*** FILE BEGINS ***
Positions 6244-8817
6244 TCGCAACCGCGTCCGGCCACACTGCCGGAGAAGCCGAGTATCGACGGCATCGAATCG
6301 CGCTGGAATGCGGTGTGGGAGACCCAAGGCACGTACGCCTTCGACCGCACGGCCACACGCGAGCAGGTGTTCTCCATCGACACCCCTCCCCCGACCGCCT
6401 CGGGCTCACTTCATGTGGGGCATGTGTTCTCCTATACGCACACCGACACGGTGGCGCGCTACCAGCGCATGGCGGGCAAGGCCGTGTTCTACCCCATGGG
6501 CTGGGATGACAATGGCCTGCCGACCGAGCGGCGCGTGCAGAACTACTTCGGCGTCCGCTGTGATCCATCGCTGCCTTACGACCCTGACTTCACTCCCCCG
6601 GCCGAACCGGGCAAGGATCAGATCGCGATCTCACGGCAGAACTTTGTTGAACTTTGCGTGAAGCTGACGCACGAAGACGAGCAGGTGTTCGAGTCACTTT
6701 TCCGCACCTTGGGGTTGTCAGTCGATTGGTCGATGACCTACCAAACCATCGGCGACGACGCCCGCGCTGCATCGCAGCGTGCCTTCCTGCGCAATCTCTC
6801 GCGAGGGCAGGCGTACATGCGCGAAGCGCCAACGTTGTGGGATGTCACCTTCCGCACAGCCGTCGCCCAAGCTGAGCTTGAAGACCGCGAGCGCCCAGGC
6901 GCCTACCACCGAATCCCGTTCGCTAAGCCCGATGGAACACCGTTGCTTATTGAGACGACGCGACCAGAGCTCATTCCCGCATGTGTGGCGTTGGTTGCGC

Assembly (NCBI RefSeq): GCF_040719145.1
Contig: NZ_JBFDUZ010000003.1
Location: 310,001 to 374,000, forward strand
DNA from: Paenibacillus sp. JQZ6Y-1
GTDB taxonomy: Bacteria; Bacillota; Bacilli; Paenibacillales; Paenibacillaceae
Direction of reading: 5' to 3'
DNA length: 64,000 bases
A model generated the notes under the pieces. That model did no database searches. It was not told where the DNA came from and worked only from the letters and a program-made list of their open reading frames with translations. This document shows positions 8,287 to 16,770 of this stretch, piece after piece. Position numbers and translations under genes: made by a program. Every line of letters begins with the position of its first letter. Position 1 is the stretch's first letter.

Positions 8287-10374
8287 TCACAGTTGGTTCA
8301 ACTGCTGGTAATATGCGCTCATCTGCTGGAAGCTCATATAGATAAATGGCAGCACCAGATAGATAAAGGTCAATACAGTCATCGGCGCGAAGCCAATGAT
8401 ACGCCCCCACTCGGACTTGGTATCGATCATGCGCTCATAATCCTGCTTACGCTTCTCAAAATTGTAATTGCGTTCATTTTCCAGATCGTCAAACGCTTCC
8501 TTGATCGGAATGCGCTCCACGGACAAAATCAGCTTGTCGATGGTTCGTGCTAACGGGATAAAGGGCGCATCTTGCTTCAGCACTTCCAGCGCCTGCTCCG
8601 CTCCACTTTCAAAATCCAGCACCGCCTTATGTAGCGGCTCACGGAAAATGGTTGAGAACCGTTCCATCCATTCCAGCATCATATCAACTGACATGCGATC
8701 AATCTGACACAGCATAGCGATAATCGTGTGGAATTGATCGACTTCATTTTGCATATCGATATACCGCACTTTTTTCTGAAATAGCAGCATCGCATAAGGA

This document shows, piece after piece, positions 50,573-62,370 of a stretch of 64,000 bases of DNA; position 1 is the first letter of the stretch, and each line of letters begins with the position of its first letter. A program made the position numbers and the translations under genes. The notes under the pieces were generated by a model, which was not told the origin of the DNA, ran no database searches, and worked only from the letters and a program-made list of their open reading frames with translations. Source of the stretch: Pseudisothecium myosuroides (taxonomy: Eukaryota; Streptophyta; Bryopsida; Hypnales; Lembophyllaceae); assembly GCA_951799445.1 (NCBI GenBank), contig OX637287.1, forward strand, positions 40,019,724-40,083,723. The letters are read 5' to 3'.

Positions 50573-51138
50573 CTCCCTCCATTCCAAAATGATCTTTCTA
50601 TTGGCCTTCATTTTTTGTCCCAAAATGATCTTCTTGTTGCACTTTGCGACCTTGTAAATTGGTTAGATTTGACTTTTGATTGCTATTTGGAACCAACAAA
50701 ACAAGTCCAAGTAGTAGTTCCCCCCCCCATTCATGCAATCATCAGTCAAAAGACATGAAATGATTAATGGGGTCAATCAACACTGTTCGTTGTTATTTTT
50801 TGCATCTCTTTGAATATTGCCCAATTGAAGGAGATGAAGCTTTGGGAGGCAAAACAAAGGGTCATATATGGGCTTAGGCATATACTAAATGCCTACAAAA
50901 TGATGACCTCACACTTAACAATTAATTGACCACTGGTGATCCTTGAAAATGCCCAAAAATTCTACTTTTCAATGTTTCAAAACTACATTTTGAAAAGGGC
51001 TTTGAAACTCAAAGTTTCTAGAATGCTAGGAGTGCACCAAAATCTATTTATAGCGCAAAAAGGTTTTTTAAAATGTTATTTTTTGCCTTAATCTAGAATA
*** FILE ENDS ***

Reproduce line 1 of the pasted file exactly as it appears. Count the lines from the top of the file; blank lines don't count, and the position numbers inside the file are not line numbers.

Positions 6244-8817